Migration is still concentrating in the east counties but picking up in the west.
It looks like we have a well organized low coming in from the Gulf of Alaska. The leading edge will put up stiff southerly winds that will probably keep all but the most hardy or determined birds grounded for the next day or two. But the back side of the system, as it passes through, should be golden. Depending on the strength, it may even pull in some vagrants.
Meh, we still have not had any major influx of migrants. We are getting reports of arriving ducks (they all look just brown to me this time of year); Shovelers, GW Teal, and Pintails. So migrants are on the move — just not spectacular masses of them – yet.
The local radar image looks just like yesterday so, instead, lets look at the national composite, archived by Paul, and cherry pick – Duluth! I added a shot of the Winds of the Earth to show the north winds that are facilitating the flight down the Mississippi Flyway.
Pretty much the same as yesterday – movement, but moderately so.
It’s always a good thing to keep up with what’s going on up north at the BC Tatlayoko Bird Observatory. They get a few birds that move over to the Central Flyway but many more that are headed our way. So, for instance, they will see the Fox and Golden-crowned Sparrows before we do and it is nice to know what’s in the pipeline.
So, i said i would put up a migration update the rest of this season if anything extraordinary came up. While the RTX (Portland) radar was a solid green (heavy migration) doughnut last night, take a look at what’s going on in Gray’s Harbor!
Right around 09:00 UTC (02:00 AM PDT) the returns start to go into the yellow range. That is EXTREME! This only happens one or two times a season, if at all. So, if you want to see tens of thousands, and maybe hundreds of thousands, of shore birds today — head on over, it will probably be quite the show.
Base Reflectivity – LGX
Also, i have updated the migrant watch list. Using eBird data i added the first reported date for those little fluff balls that are on the watch list — except for those that also winter here like Yellow-rumped Warbler.
Chilly north winds kept migration to a minimum last night in the metro area.
However a strong river of southerly winds crammed a boat load of birds up the Central and Mississippi Flyways. I have static images of the Winds Aloft and the National Composite Radar in today’s gallery. But, head on over to Cameron’s and Paul’s sites to get the dynamic view of this marvelous show.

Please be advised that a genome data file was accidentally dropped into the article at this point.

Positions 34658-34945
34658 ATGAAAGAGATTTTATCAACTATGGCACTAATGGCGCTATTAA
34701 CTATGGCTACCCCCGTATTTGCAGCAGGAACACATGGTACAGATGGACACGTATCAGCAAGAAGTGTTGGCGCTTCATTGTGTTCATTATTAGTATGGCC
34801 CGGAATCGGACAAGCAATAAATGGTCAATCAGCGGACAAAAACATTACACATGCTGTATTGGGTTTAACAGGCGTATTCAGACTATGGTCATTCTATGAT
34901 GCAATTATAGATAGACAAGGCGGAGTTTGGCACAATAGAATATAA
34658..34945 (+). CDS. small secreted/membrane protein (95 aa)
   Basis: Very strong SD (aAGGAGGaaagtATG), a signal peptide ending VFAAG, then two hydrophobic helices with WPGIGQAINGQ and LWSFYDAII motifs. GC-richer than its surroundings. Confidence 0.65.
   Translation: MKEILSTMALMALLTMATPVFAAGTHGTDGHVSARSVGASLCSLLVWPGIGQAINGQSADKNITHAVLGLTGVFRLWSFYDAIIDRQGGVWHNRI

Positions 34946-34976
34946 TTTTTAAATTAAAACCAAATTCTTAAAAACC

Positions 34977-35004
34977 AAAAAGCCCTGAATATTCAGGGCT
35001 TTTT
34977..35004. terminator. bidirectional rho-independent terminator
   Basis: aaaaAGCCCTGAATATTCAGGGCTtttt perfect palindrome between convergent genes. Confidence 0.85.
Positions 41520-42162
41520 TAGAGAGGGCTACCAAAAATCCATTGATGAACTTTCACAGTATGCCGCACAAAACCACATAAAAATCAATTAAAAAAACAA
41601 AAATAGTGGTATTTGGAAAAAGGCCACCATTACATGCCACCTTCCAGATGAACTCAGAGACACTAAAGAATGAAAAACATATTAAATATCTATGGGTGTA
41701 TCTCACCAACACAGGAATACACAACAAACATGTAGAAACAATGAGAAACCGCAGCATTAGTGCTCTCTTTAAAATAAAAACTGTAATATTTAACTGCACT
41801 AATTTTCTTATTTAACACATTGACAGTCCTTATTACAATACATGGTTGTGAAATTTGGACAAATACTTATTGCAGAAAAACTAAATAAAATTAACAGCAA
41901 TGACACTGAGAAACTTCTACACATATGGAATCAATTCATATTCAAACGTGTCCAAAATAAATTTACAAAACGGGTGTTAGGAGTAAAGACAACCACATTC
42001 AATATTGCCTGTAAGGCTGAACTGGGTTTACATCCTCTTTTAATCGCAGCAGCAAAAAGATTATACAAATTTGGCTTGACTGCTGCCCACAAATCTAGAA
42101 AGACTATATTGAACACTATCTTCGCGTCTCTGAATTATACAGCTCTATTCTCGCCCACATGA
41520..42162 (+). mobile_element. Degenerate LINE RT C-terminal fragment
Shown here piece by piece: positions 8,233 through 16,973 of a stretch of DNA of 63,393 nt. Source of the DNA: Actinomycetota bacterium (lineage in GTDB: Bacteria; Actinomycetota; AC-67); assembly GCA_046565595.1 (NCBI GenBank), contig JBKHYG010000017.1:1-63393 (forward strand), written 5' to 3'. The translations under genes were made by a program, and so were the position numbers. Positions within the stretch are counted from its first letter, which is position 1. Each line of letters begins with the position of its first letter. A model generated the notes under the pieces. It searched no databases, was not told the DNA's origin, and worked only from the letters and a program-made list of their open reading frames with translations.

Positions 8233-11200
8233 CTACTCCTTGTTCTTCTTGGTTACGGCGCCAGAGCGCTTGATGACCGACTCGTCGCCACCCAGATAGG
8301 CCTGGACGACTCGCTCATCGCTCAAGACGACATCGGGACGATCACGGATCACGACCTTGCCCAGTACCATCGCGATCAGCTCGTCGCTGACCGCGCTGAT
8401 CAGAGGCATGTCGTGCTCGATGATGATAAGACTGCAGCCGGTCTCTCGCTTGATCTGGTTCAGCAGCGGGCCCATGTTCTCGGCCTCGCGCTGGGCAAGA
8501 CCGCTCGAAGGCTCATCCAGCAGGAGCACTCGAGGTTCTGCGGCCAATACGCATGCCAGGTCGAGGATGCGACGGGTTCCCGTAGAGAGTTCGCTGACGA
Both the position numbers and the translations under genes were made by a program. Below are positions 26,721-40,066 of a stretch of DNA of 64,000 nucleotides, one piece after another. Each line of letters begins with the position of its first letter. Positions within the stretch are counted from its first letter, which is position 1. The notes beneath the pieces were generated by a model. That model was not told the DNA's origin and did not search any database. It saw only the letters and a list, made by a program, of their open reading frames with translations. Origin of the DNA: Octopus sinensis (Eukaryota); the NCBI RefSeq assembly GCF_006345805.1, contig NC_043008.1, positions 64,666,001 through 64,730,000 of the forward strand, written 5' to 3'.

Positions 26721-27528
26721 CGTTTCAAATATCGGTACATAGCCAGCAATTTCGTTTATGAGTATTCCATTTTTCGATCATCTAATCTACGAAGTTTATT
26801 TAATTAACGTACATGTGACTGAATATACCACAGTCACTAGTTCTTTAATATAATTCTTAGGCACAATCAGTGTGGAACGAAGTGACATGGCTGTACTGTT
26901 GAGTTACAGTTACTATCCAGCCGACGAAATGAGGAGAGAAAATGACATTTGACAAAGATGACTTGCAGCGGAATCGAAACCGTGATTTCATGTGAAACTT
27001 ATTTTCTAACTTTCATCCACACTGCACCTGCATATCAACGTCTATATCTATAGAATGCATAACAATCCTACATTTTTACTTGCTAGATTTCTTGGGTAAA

Well, the Western Wood Pewee and Willow Flycatcher have been ticked. The former in Clackamas County and the latter in Clark. So that wraps up this season – well, except for the Common Nighthawk, and it is not detected every year. With the NAMC this weekend and a scheduled trip to Malheur NWR next week, the only posts i’ll be putting up this season will be if something exceptional takes place. There’s still plenty of birds to move through so use the links on the side bar to keep in the loop.
Moderate levels of migration last night trickling off as a little rain started moving through and putting a damper on continued flight. Could be a good day to check your favorite patch in the Metro area. There could be a concentration of birds from the pile up that the rain can cause.
No word on the Western Wood Pewee or Willow Flycatcher yet.
Moderate to heavy migration took place all weekend. New arrivals were everywhere out in the field. I still haven’t seen any reports for Western Wood Pewee or Willow Flycatcher. Good numbers of Swainson’s Thrush were out and tonight, in a clear, full moon sky, i heard about a half a dozen nocturnal flight calls in the two minutes i spent listening.
The Atlantic Flyway finally got some love last night. For a full report head over to Tom’s recap.
No tail winds, but no significant deterrents as well. There was a moderate amount of movement last night and even heavy in patches.
We’re still waiting on reports for Willow Flycatcher and Western Wood Pewee to close out this season. But with a Blue Grosbeak and a White Wagtail in the area i doubt many will be paying close attention.
Winds are shifting to out of the north and there are cells of showers moving through the area. No surprise that the migration last night was moderate at best.
A Swainson’s Thrush was reportedly heard in the area and a Western Tanager was seen in the Corvallis area. Below the gallery is an update list of the migrant watch. We are down to six species and two of those (Gray Flycatcher and Red-eyed Vireo) are not detected every year. The Red-eyed Vireo has set up a breeding range locally around the mouth of the Sandy River so it will eventually be reported.
Update: an Olive-sided Flycatcher was reported 4/27.